An important step in assuring the security of the line of communications to Saigon was the opening of an alternate channel. The Long Tau River, which up to this point was the sole ship channel to Saigon, is narrow and passes through an area highly advantageous to an enemy seeking to disrupt shipping. In March, Vietnamese authorities, with the encouragement of U.S. officers took steps to provide buoys and beacons for the Soi Rap River which is wider and passes through areas that are relatively more secure. Better charts of the Soi Rap are also under preparation. At mean high water, the Soi Rap will be able to accommodate vessels with drafts up to 29 feet.
Medical and Dental
Virtually all of the 2,188 men assigned directly to the Third Marine Amphibious Force are corpsmen and doctors. Their achievements in daily combat in caring for the wounded cannot be praised too highly. In addition, their work among the
population has been a vital component in achieving the pacification of the areas in which the Marines operate. In March alone, 849035 civilians were given medical and dental treatment. Seventy-seven Vietnamese doctors, nurses, and technicians were trained by their American counterparts.
Because of the higher priorities assigned to other construction projects, the expansion of the Naval Hospital at Danang has come to a virtual stop. As it stands now, the hospital has 172 beds available out of a programmed total of 400 beds.
Due to a casualty in her main feed pump, the hospital ship REPOSE (AH-16) was removed during the month from its support of the Third Marine Amphibious Force. Repairs on this 750-bed floating hospital are expected to be completed on 3 April.
Two salvage operations were conducted during the month by units of Service Group Three.
On 5 March, BOLSTER (ARS 38) and RECLAIMER (ARS 42) succeeded in pulling free the grounded merchant tanker SEA RAVEN in the Chu Lai area. RECLAIMER then towed the ship to Cam Ranh Bay where the tow was transferred to a commercial tug on 8 March.
On 11 March, SUMMIT COUNTY (LST 1146) suffered flooding in her engine room after grounding near Chu Lai. HITCHITI (ATF 103) arrived on 12 March to assist the LST in patching the engine room bottom and preparing the ship for tow. The tug then proceeded to tow the LST to Sasebo for permanent repairs. On 24 March, however, BOSTER took over this task in a position near Taiwan, allowing HITCHITI to visit Hong Kong for a well deserved period of rest and recreation.
In March CINCPACFLT directed that harbor defense facilities be established in the ports of Vung Tau, Cam Ranh Bay, Qui Nhon, and Nha Trang. Mobile Inshore Underseas Warfare Surveillance Unit (MIUWS) 11, which had provided this capability at Danang since May 1965, was accordingly moved to Vung Tau and a second PACFLT MIUWS unit was deployed to Cam Ranh Bay. MIUWS units for the other two ports will come from Atlantic Fleet resources. The required personnel to man the patrol boats and shore installations in these four harbors will amount to 833 officers and men.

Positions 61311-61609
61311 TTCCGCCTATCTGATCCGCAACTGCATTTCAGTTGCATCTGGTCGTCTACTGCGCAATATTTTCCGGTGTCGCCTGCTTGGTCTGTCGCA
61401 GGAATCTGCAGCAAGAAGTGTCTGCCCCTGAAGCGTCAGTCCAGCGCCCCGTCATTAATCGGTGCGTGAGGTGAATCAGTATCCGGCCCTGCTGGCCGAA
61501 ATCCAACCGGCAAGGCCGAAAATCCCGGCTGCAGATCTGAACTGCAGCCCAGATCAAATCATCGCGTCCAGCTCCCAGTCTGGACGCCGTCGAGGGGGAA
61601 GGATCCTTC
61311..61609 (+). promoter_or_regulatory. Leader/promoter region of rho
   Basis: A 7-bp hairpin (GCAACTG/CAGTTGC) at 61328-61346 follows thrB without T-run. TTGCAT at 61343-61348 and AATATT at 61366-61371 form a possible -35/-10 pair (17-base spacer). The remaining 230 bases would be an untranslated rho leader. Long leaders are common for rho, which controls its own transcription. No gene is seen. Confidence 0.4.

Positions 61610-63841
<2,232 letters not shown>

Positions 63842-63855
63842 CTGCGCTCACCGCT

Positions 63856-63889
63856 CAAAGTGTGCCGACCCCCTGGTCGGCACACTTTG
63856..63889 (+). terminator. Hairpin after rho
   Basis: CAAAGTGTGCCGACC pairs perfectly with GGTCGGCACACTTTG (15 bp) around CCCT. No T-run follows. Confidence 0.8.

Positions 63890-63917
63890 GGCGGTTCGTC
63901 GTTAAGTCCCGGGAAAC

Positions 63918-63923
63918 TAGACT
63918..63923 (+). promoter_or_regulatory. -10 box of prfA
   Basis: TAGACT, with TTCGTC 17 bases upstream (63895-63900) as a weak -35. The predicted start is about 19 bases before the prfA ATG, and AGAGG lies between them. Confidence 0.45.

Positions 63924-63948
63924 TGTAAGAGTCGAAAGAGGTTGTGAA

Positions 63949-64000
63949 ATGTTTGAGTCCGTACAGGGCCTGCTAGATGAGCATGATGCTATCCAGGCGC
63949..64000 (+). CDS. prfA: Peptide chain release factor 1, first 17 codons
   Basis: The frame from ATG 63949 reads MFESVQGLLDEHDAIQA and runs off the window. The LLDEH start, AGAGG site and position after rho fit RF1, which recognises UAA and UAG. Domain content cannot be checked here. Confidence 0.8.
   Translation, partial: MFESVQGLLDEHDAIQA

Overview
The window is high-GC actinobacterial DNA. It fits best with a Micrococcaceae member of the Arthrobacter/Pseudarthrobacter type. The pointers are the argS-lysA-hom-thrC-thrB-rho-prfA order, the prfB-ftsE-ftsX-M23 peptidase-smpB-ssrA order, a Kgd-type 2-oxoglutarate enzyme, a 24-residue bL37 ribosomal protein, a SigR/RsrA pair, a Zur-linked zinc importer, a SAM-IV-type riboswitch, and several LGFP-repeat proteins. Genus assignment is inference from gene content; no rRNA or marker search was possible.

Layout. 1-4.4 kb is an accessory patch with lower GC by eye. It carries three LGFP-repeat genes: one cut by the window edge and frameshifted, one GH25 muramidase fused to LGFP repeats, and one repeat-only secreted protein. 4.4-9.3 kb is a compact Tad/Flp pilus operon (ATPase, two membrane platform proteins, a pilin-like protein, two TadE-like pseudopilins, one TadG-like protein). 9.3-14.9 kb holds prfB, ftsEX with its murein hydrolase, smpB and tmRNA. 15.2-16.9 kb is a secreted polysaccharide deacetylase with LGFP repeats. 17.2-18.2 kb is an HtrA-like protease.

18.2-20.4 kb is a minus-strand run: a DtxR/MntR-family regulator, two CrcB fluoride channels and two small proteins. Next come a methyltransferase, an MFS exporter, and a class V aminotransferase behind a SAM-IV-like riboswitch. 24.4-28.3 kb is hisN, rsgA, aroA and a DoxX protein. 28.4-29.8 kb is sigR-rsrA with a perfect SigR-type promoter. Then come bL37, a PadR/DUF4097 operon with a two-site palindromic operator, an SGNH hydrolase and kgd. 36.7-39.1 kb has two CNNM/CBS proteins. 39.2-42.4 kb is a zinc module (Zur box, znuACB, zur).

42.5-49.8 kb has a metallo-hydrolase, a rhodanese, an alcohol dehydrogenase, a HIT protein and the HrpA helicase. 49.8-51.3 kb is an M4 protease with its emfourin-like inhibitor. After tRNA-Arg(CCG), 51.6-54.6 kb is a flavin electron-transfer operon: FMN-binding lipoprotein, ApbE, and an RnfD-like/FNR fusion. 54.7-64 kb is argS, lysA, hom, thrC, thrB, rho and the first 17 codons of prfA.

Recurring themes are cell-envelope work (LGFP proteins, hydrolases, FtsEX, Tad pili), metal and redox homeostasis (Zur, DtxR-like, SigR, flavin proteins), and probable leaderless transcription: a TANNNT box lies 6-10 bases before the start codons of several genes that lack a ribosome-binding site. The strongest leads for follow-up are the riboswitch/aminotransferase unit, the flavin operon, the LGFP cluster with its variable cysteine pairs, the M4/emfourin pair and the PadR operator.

Harbor defense in Danang has been assumed by a semipermanent harbor defense installation under the command of the Naval Support Activity Danang. It is planned to eventually replace the MIUWS units in the four additional ports with similar commands.
The primary surveillance effort of the MIUWS units is directed against the threat of covert attack, including possible attack by mortar-equipped or explosive-loaded junks and underwater swimmers.
The Bureau of Yards and Docks authorized CINCPACFLT to expend $157,000,000 for the military construction program in South Vietnam. Also during March CINCPACFLT submitted an emergency military construction program request for South Vietnam that totaled $530,476,0000 These funds were considered necessary to fulfill the Navy's assigned responsibility to administer construction projects required by all services and DOD activities in the Republic of Vietnam.
In addition, the Navy's SEABEEs are undertaking numerous construction projects in direct support of the Third Marine Amphibious Force. At the end of the month, five Mobile Construction Battalions (numbers 1, 4, 5, 8, and 11) were assigned to Danang and Chu Lai under the overall command of the 30th Navy Construction Regiment. Some examples of their achievements include: the construction of two bridges; five 10,000 BBL POL storage tanks; 178,000 square feet of covered storage for NSA and the Third MAF; and major progress on two ammunition storage facilities and a water supply distribution system.
In addition, three SEABEE Technical Assistance Teams (STATS) operated in various parts of South Vietnam during the month. These 13-man teams have received high praise for their versatility and for their excellent work in civil action. STATS 1007, located at Tay Ninh, is an excellent example of these units. During the first ten days at its new station, this team repaired 2.7 miles of road, hauled fill for a new POL storage site, established a program to help a Vietnamese orphanage, and took steps to organize and direct a Boy Scout group composed of the sons of local policemen.
SEVENTH Fleet submarines continued to support the Southeast Asia effort with continuous patrols in the Hainan area. The principal purpose of these patrols was to detect and report any deployment of foreign naval forces, especially submarines, and secondarily, to gather information of intelligence value including:
- Monitoring movements of all shipping.
- Assisting in maintaining current the naval and electronic order of battle of foreign forces.
- Conducting beach reconnaissance surveillance and assisting in fixing the precise locations of radars and missile sites using passive methods.
On 13 March USS GREENFISH on patrol observed, among other shipping, a ship of Albanian registry proceeding from Chan-Chiang toward the Hainan Strait in loaded condition with a deck cargo of approximately 30 military trucks and vehicles.
Marine Ground Operations
As of 31 March, more than 54,000 officers and men of the Third Marine Amphibious Force were ashore in the I Corps area at the following locations: